Fort Larned wasn't the only Thoroughbred superstar running around loose Saturday evening. The Breeders' Cup Classic winner (who lost jockey Brian Hernandez after a stumble at the gate in the Gulfstream Park Handicap) had company, way up in Maryland.
During the Retired Racehorse Training Program's "graduation ceremony," trainer/rider Steuart Pittman jumped off Declan's Moon, loosened the girth, removed the saddle, took off the bridle and buckled on a halter. Moments before, Pittman and the 2004 champion juvenile walked, trotted, cantered - right-handed, left-handed, big circles, small circles - even jumped a small fence in the indoor arena at Caves Farm near Baltimore.
Pittman provided narration through the performance, and talked about the gelding's potential as a sport horse. Dressage, showing, eventing, Declan's Moon could have probably been a star at any. His success came in racing, as an unbeaten juvenile champion for Jay Em Ess Stable and trainer Ron Ellis, but as Pittman put it "an athlete is an athlete."
That was evident Saturday as Pittman and Declan's Moon went through their paces, and even more so when Pittman let go of the halter. "I probably shouldn't do this," Pittman said, "but I want you to see his stride, the way he moves."
The son of Malibu Moon, now 11, duly obliged. Loose, free, unrestrained by a human, Declan's Moon trotted off - slowly at first, then faster and with more power. Paying little mind to the 100 or so spectators (including owner Samantha Siegel in from California) sitting in bleachers, he extended the trot. He flicked his front legs, arched heck, pulled in his head. He looked like something out of a movie. The trot became a canter, a gallop and he rolled past the bleachers several times - providing a glimpse of the power and speed he used to win his first five starts, including the Grade 1 Hollywood Futurity, and earn more than $700,000. It felt a little like watching Bo Jackson run sprints.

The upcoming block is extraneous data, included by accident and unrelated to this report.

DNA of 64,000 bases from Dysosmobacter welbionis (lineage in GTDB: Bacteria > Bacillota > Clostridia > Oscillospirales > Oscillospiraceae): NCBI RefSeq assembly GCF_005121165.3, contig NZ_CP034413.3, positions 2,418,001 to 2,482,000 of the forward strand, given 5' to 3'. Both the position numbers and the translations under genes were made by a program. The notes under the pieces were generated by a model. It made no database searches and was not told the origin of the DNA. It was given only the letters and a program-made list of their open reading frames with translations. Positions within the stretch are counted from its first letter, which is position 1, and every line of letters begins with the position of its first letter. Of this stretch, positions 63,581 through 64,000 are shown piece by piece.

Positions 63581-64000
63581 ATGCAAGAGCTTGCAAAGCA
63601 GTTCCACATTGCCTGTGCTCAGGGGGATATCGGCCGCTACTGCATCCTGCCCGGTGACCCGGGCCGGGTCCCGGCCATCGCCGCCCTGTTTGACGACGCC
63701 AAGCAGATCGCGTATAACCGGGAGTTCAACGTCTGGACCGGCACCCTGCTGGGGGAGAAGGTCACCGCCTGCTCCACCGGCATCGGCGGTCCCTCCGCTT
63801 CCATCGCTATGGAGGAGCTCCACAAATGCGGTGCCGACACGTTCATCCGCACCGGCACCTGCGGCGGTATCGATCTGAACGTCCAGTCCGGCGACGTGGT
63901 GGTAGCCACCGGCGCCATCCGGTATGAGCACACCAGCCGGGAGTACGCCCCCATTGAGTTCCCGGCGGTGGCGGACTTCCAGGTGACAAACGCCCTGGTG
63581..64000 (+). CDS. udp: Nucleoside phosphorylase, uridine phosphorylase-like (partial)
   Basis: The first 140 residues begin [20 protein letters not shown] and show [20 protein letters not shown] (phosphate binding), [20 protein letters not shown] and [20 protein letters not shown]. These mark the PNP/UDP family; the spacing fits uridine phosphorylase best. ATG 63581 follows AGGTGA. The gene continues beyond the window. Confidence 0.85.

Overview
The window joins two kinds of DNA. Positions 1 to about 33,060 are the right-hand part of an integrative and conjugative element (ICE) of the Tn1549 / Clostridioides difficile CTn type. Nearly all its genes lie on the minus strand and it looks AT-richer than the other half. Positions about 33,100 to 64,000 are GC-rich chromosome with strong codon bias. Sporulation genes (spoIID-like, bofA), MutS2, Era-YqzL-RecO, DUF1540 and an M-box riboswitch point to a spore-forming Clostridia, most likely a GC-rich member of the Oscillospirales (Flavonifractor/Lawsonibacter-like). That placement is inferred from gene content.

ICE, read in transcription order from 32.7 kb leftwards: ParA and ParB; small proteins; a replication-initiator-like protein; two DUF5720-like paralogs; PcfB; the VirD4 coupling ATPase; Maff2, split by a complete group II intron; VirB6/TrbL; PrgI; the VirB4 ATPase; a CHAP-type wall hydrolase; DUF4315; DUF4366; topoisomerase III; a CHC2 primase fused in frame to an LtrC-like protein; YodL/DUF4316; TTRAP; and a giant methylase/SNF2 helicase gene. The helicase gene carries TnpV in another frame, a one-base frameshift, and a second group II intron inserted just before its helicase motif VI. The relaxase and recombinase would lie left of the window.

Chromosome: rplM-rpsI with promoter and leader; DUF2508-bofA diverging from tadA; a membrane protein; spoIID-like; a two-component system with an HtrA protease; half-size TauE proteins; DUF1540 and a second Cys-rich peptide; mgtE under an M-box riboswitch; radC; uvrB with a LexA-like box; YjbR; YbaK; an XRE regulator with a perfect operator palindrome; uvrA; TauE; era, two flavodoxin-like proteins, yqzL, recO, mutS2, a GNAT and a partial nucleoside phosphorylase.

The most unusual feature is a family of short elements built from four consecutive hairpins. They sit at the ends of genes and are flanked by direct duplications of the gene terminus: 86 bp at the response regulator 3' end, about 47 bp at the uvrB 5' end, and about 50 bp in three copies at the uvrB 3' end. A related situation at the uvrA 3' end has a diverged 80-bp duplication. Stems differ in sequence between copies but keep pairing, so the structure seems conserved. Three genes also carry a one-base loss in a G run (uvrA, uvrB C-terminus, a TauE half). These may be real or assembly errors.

Declan's Moon showed off just enough to give everyone there a taste. Any less and they would have wondered what more he could do. Any more and they may have run for the exits in a panic.
The night at Caves, a horse show facility just outside the Beltway, capped a roughly 100-day run of teaching, training, learning, and - most importantly - showcasing the multiple abilities of Thoroughbred horses. They're bred for racing, but they can do more. Declan's Moon shared the stage with Gunport, a 4-year-old filly; Alluring Punch, a 4-year-old gelding; Suave Jazz, a 10-year-old gelding. All excelled in their tastes of new careers.
Declan's Moon was the name, the star, the one horse everybody recognized in the program. He'd been retired for almost five years, much of the time spent in a big field at Country Life Farm with several pals. For Pittman, the horse learned new steps and put all that athletic ability to use in new ways - willingly, for the most part.
"He's not bad, he just lets you know he's going to make you work for it," Pittman said while riding the dark bay Maryland-bred. "He's a little bit opinionated, but he was in charge of his own life for five years. You can understand."
That past, and his racing career, earned him a return trip to that field. Declan's Moon won't go on to another career, he'll go back to his field as an example, perhaps THE example of the Thoroughbred's true value. When someone is at a loss for what to do with an ex-racehorse, maybe they'll think of Declan's Moon and get to work. He was as fast as any in his crop, as brilliant early as any 2-year-old. He spent five years in a field, doing nothing. And still learned to do something else.
And man did he look good running loose for the people that day in 2013.
For more, see:
And for a more detailed article summing up the 2013 program, see the upcoming April edition of Mid-Atlantic Thoroughbred magazine.